Tagged: Woody Allen

Dennis O’Neil: Comics. The Other Kind.

Now as I was young and fuzzy, mired in what we were assured was a university education, just beginning to pull my head out of my… Okay, look – no need for vulgarity here. Let’s leave it at this: I was pulling my head from the sand and becoming aware of kinds of culture other than what I was being fed to us by radio and movies (that Bob Hope! What a stitch!) and that alien entity in the living room we called “the teevee” or “the television” or simply “the set.”

(No need for further elaboration: we had only two sets, the one in the living room and the one Mom kept tucked away somewhere and that we saw only on the most festive of occasions, such as Christmas and the like, Oh, and full disclosure; I’m not sure we ever really had a holiday meal on the family set. Mostly we did our holidaying at relatives’ places.)

Did I mention that Bob Hope was also on the (living room) set where, I guess, he continued stitching? Or that I was once in a one-act play with his daughter Linda, but never spoke to her? (Could that be why I didn’t get a Christmas card from the Hopes?)

But this isn’t about Bob and his show-biz peers – Bing Crosby, Eddie Cantor, Edgar Bergen, Jimmy Durante, those guys, oldish performers many of whom began in vaudeville. No, this is about the newish laugh-makers: Woody Allen, Mike Nichols and Elaine May, the Smothers Brothers, Lenny Bruce, Mort Sahl… closer to Mark Twain than Bozo the Clown. And Dick Gregory. Especially Dick Gregory. (Mother-in-law jokes not welcome.) Their humor was well-observed, hip, topical, and sometimes about pain. You wouldn’t catch their acts on the broadcast networks, but you could enjoy them, sometimes, at live shows of various kinds.

Then the world’s change accelerated, humor along with everything else, and humor and news intermingled and, lo and behold, on Sunday nights we can now see the newest kind of new comedian, the comedian-activist. The program is called Last Week Tonight and it stars a Brit named John Oliver. Oliver delivers a brief news item – about 10 minutes long – and then a longer piece, loaded with irreverence and disrespect and gags and facts. You may not always get facts from the non-comedic news venues (though some seem to be cozy with “alternate facts.”) But Oliver always delivers the real deal.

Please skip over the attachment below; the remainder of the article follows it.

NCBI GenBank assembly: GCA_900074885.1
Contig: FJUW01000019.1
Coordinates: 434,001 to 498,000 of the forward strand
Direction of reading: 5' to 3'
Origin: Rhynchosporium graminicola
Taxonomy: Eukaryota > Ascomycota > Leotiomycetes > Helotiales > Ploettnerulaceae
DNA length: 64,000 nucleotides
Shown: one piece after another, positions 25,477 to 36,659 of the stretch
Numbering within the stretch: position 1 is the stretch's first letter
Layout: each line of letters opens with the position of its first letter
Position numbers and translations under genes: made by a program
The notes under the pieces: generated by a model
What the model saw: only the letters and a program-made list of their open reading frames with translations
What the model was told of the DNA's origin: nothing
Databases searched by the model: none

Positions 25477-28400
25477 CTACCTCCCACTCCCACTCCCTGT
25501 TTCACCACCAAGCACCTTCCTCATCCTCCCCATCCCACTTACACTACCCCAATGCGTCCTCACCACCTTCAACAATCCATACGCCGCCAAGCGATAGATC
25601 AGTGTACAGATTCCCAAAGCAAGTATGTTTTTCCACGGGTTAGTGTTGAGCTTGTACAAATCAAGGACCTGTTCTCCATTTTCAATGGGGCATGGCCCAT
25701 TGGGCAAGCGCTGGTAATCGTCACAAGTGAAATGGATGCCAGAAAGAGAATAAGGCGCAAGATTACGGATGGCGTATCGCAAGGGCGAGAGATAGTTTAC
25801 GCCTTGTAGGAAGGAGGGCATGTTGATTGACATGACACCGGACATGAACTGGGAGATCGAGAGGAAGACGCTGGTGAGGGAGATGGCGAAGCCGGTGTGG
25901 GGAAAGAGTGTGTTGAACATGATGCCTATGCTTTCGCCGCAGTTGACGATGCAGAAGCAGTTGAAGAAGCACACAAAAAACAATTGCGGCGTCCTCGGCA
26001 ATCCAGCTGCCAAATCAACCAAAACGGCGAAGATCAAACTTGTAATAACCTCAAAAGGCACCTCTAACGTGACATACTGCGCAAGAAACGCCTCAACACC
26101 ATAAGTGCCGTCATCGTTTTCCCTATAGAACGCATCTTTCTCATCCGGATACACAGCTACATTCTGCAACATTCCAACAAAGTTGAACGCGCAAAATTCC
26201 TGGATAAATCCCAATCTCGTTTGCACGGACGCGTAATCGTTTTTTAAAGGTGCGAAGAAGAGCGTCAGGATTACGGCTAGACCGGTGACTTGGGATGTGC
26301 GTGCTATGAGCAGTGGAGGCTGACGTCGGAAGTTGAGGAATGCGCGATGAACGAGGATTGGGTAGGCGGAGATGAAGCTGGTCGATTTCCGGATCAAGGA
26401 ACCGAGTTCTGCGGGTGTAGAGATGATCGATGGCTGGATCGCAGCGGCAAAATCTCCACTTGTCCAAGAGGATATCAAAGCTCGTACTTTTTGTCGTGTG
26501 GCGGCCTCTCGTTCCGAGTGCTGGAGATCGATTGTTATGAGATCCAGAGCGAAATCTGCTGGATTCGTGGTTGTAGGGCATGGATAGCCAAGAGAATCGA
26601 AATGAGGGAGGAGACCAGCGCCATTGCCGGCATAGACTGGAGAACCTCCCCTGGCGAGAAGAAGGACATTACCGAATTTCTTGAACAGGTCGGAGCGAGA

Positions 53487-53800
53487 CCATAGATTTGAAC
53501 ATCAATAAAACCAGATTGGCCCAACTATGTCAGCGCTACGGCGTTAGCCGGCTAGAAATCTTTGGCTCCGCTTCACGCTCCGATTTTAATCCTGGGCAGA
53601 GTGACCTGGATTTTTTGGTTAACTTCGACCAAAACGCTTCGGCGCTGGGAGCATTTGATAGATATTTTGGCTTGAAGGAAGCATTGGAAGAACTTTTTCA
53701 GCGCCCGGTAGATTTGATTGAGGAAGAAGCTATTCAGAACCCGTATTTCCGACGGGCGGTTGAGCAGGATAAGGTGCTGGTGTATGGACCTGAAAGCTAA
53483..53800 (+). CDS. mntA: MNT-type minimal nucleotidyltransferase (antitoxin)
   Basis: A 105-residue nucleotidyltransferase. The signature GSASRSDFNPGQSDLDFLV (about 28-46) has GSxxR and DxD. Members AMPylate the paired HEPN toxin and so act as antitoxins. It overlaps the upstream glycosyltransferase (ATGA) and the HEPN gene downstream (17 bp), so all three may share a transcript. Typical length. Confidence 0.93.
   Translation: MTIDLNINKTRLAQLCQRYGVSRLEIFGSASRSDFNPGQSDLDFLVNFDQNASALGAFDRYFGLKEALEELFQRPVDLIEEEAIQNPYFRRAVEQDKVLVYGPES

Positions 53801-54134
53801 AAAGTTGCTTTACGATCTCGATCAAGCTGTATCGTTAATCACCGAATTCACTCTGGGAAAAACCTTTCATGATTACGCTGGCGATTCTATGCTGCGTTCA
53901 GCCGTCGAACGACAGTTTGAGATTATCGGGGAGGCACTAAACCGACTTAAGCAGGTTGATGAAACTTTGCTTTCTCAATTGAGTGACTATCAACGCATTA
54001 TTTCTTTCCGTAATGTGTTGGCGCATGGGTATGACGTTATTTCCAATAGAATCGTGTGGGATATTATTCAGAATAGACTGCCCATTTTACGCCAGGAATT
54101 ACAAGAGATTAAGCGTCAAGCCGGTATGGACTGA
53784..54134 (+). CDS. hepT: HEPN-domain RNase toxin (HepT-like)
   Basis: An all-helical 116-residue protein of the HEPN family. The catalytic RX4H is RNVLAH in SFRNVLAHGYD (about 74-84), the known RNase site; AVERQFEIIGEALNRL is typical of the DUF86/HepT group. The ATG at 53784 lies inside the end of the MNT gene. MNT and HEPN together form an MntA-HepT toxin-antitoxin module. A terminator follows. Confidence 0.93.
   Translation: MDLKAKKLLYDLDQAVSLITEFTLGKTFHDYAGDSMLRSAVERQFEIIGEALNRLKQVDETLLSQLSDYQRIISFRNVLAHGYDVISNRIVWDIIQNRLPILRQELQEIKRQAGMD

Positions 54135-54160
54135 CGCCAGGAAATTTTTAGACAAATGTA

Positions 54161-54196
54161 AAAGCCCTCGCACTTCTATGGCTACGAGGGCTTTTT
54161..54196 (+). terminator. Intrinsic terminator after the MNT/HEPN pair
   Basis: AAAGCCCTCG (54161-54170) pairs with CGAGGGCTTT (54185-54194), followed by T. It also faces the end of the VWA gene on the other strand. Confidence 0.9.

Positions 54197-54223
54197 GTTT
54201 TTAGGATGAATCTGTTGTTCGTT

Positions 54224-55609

This week, he upped his game. After presenting a detailed story concerning certain politicians’ ongoing efforts to revoke the legal protections laws that guarantee internet neutrality, he suggested that we pro-neutrality fight back by communicating with our senators. Then he told us how. Use that internet to contact your senator by visiting this address: www.gofccyoursef.com. The screen will tell you how to proceed from there.

Marifran did it. I did it. Your turn.

Martha Thomases: Thanks For The Mammories

Woody Allen

The doctor was over an hour late for my mammogram appointment this morning. The only magazines in the office were about decorating and polo, and my phone was being wonky, so I had a lot of time to think.

As you might expect, I thought about breasts. A lot.

Too much.

Specifically, I wondered why, despite our culture’s obsession with breasts, especially among the adolescent man-children who make so many of our commercially artistic decisions, no one (to my knowledge) had ever considered what a super-powered breast might be like.

Even without fictional help, breasts have a lot of power. As mammals, we use them to feed our young. Our patriarchal culture judges a woman’s value (in part) by the firmness, size and perkiness of her tits. While some people (including a fair number of women) think this gives women power, I have never perceived it this way. Instead, in my experience, men think the mere fact that I have them means they can remark on how much they do or do not like them.

I don’t know a single woman who hasn’t had a stranger say something about her breasts. While there may be some women who make similarly unrequested comments to men, I’ve never heard about any and must suppose it to be a much less common phenomenon. Telling me what he thinks about my body parts is one way that a man can tell me that he thinks I exist for his appraisal and approval.

What if my breasts could actually be a source of physical or metaphysical power? What if the more than 30-years exposure to radiation charged them up to affect me the same way that radioactive spider affected Peter Parker?

Would they shoot out webbing like Spider-Man does from his hands, but from the nipples instead? Would the webbing be edible, like Twizzlers?

Or would they shoot out death-rays?

Perhaps they would be malleable like Mr. Fantastic’s body, able to change shape and size to rope in criminals, or cushion a fall.

They might turn rock hard, like The Thing, and make my rib-cage impenetrable, so that no one can shoot me in the heart.

Or perhaps they could jiggle at super-speed, creating veritable earthquakes to knock my antagonists off their feet or allowing me to vibrate through walls.

Or they might grow massively in size and strength, like the Hulk, when I get angry, allowing me to use them to smash any cat-caller who gets in my face.

Alas, none of this happened to me.

I did get a clean bill of health, which is a good thing. I urge you to do the same.